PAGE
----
This came to me via a newsletter I get from Grandview Outdoors and thought I'd pass it along....


LITTLE ROCK, Ark. (AP) — Billboards here beckon people to gun shows and political candidates vie for the affection of the National Rifle Association like cheerleaders trying to impress a high school quarterback.

Yet, in Arkansas, where firearms are hardly foreign, a proposal to air gun culture out in the open is facing blowback from some lawmakers, police and even Gov. Mike Beebe, who scored the NRA's blessing.

State Rep. Denny Altes, who sponsored a bill to allow the open carry of firearms, acknowledges the legislation has a slim chance of winning over his colleagues, gun-toting or otherwise, when it's up for consideration by a House committee on Tuesday.

"I've met so much resistance,'' Altes said. "It doesn't look like I'll get much done.''

Maybe it's the images that open carry laws conjure up: armed Wal-Mart shoppers and diners breakfasting on biscuits while weapons dangle from their hips.

Rep. James Ratliff, an Imboden Democrat who taught hunting safety classes for nearly three decades, said he has trouble picturing people wielding holstered guns as they hunt for milk and eggs in the grocery store.

"I'd hate to see it like in the Wild West days,'' Ratliff said.

Still, Ratliff, a member of the House committee that will take up the arms bill this week, isn't sure how he'll vote on the issue. Plenty of people in his northern Arkansas district are all for the open carry bill. But state police oppose open carrying, pointing to potential risks for law enforcement officers.

The veto-wielding governor has spoken out against open carrying, too, saying he doesn't want to walk around with a holstered gun for everyone to see.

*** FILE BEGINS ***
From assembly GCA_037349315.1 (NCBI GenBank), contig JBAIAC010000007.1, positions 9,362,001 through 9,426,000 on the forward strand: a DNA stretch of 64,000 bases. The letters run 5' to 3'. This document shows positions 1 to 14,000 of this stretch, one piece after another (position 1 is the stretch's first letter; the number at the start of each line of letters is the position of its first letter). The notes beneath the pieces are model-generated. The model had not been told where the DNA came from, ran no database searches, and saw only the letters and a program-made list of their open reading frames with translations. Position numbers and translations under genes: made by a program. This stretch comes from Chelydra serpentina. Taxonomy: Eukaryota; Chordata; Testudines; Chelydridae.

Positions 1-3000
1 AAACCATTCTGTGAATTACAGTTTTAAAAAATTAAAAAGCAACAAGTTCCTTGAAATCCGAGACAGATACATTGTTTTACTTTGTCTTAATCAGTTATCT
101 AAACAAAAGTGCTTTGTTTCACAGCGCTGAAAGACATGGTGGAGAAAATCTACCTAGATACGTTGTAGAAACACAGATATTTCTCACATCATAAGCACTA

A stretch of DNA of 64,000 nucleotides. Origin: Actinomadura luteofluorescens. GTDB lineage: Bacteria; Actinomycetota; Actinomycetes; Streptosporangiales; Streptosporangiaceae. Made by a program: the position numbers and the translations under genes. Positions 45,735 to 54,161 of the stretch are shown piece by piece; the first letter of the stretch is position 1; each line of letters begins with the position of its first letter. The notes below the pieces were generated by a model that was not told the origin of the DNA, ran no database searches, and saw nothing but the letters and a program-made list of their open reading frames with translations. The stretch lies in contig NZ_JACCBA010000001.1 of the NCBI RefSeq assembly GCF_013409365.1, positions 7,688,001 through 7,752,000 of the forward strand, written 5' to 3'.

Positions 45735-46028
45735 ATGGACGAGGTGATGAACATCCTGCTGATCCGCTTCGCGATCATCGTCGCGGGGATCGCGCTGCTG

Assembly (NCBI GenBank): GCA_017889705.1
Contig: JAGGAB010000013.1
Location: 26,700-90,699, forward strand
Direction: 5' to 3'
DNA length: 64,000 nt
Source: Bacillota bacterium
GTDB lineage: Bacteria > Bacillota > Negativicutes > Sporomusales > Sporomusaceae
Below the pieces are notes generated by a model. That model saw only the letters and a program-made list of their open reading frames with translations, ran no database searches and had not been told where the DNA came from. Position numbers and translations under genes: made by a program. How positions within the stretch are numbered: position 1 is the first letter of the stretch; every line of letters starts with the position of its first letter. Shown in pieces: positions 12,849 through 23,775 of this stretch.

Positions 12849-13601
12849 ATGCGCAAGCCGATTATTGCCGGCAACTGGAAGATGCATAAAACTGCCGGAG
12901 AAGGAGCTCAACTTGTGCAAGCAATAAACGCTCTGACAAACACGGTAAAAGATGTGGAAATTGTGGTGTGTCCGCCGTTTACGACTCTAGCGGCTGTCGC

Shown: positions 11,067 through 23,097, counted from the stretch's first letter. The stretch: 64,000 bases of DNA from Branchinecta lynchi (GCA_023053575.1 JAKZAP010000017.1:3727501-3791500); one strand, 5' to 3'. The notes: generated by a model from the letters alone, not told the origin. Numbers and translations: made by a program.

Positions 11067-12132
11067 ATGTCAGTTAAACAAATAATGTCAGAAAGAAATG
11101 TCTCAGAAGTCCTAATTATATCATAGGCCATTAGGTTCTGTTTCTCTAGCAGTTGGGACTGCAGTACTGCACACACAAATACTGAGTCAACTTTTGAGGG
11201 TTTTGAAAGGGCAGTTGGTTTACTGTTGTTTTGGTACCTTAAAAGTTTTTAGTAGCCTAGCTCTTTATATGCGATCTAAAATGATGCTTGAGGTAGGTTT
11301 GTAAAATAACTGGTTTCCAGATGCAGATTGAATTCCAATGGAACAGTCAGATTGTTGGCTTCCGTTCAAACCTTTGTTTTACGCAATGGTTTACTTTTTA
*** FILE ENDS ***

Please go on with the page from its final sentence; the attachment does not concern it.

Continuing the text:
"He doesn't see the benefit of it,'' Beebe spokesman Matt DeCample said. "We have strong gun rights laws already.''

Steve Jones, the chairman of a pro-gun group called Arkansas Carry, doesn't agree.

"The right to bear arms means you can carry a firearm in the open,'' Jones said.

Altes, a gun-owning Republican based in Fort Smith, said his legislation won't change the places where guns — concealed or out in the open — are prohibited.

"If a guy is carrying to a football game now, he's breaking the law,'' Altes said. "My bill's not going to change that.''

Nor will it make for a more dangerous Arkansas, he said.

"The criminals, the felons, the drug users, they're not going to open carry,'' Altes said before borrowing from the Cowboys and Indians' playbook. "If guns are outlawed, only outlaws will have guns.''

The proposal in Arkansas — like laws in states that allow guns to be carried out in the open — doesn't actually mention "open carry.'' It would make current restrictions apply to concealed handguns, instead of all handguns.

"Most states don't say it's legal to open carry,'' said Mike Stollenwerk, co-founder of a pro-gun website called OpenCarry.org. "They just don't prohibit it.''

Gun laws in many of those states often stem from centuries-old ideologies, says Gary Kleck, a criminology professor at Florida State University in Tallahassee.

The thought process, Kleck says, went something like this: Honest men carry guns out in the open because they've got nothing to hide, while the criminally-inclined stow away their weapons. Hence the restrictions, like permits, on concealed guns.

But nowadays, calling for open carry laws is often just political grandstanding, Kleck said.

"Nobody's going to do it no matter how legal it is,'' he said, because social inhibitions would stop people from brandishing weapons in public. "You'd really be the object of attention if you'd walk around with a gun strapped to your waist.''

Still, Stollenwerk said states should give people the choice to carry guns out in the open, even if they carry concealed weapons most of the time.